Plea filed in 79th District Court
Nicole D. Perez, Alice Echo-News Journal
A plea seeking the review and release of Coastal Bend College documents contained on two discs in the 79th District Court was recently filed on behalf of Alice Echo-News Journal reporter Christopher Maher.
The DVDs were released to Maher in May under the Freedom of Information Act, but have since been returned to the court pending an August hearing.
The plea of intervention recently filed seeks that a request by CBC to seal the records be denied, seeks the prevention of the destruction of the two DVDs, asks that the court, or a receiver, examine the contents of the DVDs and catalog their contents and allow Maher access to the information on the DVDs that fall under Open Records law.
The DVDs were first placed in the custody of the court by Anthony Sanders, who was the college network supervisor at the time, in February and contain emails, financial records, spreadsheets and presentations of Kathlyn Patton, director of personnel for CBC.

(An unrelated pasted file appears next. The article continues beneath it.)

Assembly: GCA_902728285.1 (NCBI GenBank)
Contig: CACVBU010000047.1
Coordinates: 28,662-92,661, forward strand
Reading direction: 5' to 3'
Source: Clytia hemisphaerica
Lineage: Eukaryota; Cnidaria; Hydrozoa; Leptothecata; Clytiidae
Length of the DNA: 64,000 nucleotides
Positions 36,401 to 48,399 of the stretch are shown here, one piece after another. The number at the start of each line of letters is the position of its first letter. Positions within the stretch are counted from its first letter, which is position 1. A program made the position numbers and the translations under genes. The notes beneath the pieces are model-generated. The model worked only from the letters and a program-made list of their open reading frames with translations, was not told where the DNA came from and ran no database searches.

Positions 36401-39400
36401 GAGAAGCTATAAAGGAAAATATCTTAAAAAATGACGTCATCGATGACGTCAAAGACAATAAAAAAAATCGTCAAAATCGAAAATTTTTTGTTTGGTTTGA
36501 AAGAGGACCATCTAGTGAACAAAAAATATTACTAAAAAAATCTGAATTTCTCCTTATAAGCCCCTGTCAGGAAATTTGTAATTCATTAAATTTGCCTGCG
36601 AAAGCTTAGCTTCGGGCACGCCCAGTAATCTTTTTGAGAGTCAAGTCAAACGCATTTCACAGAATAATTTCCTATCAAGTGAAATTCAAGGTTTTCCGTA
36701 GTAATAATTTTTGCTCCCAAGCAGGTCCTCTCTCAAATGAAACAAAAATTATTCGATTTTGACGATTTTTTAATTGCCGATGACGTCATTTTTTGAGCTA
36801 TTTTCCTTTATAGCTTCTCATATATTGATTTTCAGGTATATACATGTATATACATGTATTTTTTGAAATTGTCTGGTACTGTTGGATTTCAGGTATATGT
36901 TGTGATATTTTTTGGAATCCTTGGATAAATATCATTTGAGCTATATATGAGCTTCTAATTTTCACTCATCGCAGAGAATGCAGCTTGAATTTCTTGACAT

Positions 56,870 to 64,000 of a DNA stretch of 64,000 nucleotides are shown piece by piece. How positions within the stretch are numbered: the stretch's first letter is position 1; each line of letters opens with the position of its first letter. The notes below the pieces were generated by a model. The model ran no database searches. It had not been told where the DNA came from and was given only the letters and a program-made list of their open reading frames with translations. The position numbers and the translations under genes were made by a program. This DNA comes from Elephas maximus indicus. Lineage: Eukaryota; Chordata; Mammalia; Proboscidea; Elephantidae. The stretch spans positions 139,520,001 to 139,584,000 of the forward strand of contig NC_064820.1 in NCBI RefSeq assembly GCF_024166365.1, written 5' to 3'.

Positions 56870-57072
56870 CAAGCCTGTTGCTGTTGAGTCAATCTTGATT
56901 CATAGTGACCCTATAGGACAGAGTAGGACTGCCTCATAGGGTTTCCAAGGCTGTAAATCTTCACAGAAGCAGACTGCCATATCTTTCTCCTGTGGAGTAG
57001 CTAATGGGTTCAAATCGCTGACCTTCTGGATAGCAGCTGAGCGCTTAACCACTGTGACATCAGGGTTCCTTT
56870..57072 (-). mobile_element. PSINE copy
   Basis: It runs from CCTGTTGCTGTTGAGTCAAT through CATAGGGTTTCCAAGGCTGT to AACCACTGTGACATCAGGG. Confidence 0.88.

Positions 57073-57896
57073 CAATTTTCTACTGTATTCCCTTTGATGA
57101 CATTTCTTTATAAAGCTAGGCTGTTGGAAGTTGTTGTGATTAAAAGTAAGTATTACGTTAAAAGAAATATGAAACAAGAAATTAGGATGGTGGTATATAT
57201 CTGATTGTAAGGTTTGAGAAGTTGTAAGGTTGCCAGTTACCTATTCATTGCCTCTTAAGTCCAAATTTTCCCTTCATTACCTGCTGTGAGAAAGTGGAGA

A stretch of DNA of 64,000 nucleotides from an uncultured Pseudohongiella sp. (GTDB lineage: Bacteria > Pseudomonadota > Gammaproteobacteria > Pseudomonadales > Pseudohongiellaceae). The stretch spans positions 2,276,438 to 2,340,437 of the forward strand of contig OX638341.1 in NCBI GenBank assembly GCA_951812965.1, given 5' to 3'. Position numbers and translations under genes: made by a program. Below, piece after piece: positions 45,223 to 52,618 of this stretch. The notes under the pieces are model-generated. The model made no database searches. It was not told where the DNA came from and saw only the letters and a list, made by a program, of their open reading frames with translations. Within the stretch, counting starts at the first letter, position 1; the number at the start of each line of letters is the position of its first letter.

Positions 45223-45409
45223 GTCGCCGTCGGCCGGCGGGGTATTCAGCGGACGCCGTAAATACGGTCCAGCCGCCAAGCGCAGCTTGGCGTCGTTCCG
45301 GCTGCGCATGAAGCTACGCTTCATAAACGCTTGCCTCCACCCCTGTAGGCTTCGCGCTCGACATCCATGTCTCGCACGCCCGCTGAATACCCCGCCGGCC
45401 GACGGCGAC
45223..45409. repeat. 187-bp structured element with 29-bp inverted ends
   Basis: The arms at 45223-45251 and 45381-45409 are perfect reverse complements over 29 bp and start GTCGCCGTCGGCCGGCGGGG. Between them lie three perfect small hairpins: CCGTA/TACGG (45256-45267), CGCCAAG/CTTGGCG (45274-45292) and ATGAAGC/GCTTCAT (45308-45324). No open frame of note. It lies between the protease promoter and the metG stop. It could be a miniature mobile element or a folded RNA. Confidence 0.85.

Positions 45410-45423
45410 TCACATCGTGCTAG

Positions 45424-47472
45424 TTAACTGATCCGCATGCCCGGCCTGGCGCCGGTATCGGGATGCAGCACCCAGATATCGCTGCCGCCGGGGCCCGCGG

Sanders contends he was asked by Patton to back-up the files, but then he suspected the files were being destroyed.
Some of the files on the discs may pertain to charges of discrimination filed against the college by former employees.
According to the plea of intervention, "CBC has followed a pattern and practice of discrimination and of driving older Anglo female employees out of the college, and selecting younger male or Hispanic employees to replace them, often without following college policies for posting position openings and using selection committees."
The plea also contends, "Kathlyn Patton and others at CBC have (allegedly) destroyed or concealed the information on those discs, so that the information is not otherwise available.
"Therefore, the documents and other information on file with the Jim Wells County District Clerk must be preserved and produced as appropriate."
CBC officials and their attorney, Phillip McKinney, contend the DVDs contain client-attorney privileged information and should not be released.
But, by the college's own admission, only a fraction of the documents on the discs may contain privileged information.
The plea states, "CBC, through its attorney, alleged that over 10,000 documents exist on the two DVDs. Of these, less than 1,000 are even alleged by CBC to contain non-discoverable material."
Maher is represented by Alice attorney Mike Appell.